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#BizTrends2020: The intelligent utility of the future

For years, technology has promised to revolutionise the power sector. While smart grids have been implemented in many countries, the internet of things (IoT) devices and digital control solutions promise to be the enabler of the intelligent utility.
Dr Cathy Pickering, solution architect, FuseForward
The intelligent utility of the future makes power generation, distribution, and management more responsive to the needs of the communities it serves. It will also allow for more power to be generated from smaller, more agile renewable energy sources.

This utility will be made up of centralised, regional, community and home power plants. The addition and integration of a multitude of smaller plants will not only ensure that capacity grows alongside the development of the communities that need to be serviced, but that those communities will get more consistent and reliable power. The cost saving potential for utilities is huge, from both a distribution and a generation perspective.

This type of utility will comprise two interconnected systems:
  • Intelligent dynamic power generation and distribution systems, and
  • a distributed cloud-based grid management system—both enabled by IoT. The IoT devices continually feed data into the cloud-based grid management system.

This information can be analysed in real-time to provide automated control of the system. For example, predictive algorithms could be used to increase or decrease the power generated based on predicted demand.

In development

While this vision might seem some time away from becoming a reality, the intelligent utility is already in development. One of the research projects we are involved in has already established the effectiveness of the conceptual model, and is showing good results in dynamic control.

Working with academic institutions in Canada, FuseForward has set up the Intelligent Systems Research Network. The network comprises professionals with an interest in the application of big data in various areas, and is actively working to develop intelligent IoT and big data solutions that bridge the gap between academia, industry and technology.

The network’s current research activities cover all aspects of analytics for industrial campuses and building portfolios, including streaming data management, real-time facility analytics, and automated control. A current research project focuses on applying artificial intelligence (AI) and machine learning (ML) to energy management on a university campus in Canada, as well as the development of algorithms and AI integration for deep learning and integrating user behaviour.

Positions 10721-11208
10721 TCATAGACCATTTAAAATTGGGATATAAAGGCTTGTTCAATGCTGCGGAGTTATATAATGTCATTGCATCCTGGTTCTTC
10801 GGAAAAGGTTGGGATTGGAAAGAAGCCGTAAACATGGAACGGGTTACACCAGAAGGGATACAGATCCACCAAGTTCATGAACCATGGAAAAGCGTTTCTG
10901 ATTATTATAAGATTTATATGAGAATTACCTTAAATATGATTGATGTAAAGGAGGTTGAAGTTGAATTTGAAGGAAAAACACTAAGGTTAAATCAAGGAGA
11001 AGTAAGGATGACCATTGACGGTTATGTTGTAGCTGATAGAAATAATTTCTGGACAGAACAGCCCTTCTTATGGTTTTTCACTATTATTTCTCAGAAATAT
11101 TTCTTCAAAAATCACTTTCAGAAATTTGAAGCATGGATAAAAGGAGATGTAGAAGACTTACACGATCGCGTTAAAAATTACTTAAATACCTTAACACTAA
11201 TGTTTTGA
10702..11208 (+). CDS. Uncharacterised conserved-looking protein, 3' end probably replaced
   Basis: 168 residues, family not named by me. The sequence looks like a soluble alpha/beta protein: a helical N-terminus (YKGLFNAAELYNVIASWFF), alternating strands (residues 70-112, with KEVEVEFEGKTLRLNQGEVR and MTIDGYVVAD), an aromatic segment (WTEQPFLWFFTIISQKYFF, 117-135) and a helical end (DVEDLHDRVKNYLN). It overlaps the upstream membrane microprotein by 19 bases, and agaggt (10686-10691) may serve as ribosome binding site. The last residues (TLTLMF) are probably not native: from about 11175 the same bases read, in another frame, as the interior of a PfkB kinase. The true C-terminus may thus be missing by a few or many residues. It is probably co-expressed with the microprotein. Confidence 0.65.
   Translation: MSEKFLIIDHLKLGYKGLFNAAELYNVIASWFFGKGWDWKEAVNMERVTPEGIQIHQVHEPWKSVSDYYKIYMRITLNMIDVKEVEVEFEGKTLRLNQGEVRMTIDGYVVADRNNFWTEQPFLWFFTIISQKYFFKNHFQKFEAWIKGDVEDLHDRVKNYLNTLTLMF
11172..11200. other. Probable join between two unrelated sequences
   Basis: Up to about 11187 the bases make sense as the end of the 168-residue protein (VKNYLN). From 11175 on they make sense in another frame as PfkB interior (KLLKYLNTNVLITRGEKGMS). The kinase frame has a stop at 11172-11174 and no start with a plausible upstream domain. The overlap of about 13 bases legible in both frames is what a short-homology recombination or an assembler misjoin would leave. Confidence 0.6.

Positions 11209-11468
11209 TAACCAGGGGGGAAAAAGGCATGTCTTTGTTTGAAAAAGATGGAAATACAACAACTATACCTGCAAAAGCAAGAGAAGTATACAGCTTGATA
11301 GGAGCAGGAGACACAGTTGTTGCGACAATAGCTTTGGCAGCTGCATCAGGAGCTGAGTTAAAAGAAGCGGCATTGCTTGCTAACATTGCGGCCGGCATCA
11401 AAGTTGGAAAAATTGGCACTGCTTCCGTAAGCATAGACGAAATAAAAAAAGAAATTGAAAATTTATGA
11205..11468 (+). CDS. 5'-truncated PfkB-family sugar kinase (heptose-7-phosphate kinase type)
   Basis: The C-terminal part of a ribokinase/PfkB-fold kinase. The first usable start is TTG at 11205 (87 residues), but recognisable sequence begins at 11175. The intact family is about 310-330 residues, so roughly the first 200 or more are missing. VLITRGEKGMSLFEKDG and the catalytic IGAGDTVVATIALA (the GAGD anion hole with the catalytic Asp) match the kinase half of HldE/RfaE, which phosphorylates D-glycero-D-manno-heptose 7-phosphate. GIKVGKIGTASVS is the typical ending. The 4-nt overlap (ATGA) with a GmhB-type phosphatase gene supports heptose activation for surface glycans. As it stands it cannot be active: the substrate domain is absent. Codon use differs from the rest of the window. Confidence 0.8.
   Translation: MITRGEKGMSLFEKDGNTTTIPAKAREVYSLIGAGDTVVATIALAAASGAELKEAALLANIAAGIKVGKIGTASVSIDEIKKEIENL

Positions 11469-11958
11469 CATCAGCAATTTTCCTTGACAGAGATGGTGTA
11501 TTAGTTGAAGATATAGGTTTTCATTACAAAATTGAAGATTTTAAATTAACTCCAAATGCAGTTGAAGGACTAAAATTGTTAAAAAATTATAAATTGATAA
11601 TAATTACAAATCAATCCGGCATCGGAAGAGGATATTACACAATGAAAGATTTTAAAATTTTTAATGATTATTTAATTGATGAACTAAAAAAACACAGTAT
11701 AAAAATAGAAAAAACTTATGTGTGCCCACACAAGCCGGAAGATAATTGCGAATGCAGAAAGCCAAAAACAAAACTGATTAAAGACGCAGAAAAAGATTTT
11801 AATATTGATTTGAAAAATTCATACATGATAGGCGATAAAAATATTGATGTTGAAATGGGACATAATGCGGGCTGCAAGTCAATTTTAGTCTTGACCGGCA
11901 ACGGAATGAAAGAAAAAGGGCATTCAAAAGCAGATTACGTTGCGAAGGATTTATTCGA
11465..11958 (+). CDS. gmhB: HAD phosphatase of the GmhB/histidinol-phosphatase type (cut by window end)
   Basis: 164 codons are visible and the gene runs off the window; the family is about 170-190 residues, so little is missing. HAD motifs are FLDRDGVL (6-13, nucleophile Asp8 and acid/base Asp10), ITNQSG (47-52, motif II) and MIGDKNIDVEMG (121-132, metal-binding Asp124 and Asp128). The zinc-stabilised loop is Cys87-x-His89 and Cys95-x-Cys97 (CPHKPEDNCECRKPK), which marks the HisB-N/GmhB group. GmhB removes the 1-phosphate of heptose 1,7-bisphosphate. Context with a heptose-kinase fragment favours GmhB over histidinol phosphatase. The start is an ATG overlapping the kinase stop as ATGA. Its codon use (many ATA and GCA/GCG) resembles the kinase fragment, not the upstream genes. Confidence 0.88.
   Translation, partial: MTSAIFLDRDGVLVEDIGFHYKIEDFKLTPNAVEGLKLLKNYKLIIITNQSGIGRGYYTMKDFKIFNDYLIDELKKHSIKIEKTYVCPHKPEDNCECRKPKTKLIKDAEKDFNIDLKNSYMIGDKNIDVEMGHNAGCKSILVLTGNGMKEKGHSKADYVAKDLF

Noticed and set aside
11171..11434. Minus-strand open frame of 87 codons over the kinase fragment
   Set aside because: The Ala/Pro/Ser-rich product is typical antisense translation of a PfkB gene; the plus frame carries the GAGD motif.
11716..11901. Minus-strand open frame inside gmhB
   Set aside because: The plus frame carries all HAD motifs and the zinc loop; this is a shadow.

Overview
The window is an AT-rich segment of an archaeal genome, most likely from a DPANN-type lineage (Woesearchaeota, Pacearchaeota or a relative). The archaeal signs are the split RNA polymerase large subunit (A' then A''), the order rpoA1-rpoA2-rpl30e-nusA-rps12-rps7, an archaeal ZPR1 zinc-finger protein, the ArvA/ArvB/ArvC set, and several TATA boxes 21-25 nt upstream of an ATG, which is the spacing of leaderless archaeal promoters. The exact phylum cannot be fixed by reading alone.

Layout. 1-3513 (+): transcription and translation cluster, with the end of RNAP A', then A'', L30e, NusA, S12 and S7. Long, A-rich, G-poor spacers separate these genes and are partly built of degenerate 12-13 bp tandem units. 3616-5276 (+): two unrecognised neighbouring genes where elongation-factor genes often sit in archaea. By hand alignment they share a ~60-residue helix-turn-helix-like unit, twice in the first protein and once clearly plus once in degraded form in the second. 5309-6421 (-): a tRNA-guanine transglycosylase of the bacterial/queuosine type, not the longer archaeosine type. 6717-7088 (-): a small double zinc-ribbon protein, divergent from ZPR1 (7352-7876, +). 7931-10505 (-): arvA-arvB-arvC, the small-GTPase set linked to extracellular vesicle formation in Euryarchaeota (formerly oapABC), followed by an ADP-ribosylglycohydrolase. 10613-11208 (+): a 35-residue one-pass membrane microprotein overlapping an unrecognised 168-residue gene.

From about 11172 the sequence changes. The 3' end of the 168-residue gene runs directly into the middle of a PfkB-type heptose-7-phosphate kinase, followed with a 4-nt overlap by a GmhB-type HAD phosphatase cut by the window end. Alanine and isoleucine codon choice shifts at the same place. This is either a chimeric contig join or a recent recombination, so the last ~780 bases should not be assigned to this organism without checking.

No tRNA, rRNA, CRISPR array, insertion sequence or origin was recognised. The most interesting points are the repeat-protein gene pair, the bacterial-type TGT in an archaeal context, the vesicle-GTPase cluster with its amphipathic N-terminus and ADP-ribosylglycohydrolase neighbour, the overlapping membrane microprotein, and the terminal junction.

The research and predictive models developed so far have resulted in the decrease in the use of energy by the HVAC systems and 30% power savings on the university campus. The research involves calculating dynamic set points and providing dynamic control of the HVAC systems using machine learning methods.

The smart campus research and the conceptual model being developed informs intelligent utility research and development. The outcome of this research will allow power companies to get started with the intelligent utility model, which requires that a distribution management system is overlaid on the power distribution grid. Further research is underway regarding methods to deal with the dynamic power supply, how to govern the distribution of power and optimise its usage.

Regulatory and financial considerations

Over and above the technology there are a number of other that need to be taken into consideration in the implementation of the intelligent utility, including regulatory and financial considerations.

As new technologies become more mainstream, and as an increasing percentage of power is generated from renewable sources, the benefits of the intelligent utility will far outweigh any potential challenges. The intelligence to predict demand and provision as required is a capability that utilities currently don’t have, and that alone is enough to start the to the utility of the future.

About the author

Dr Cathy Pickering is a solution architect at FuseForward.
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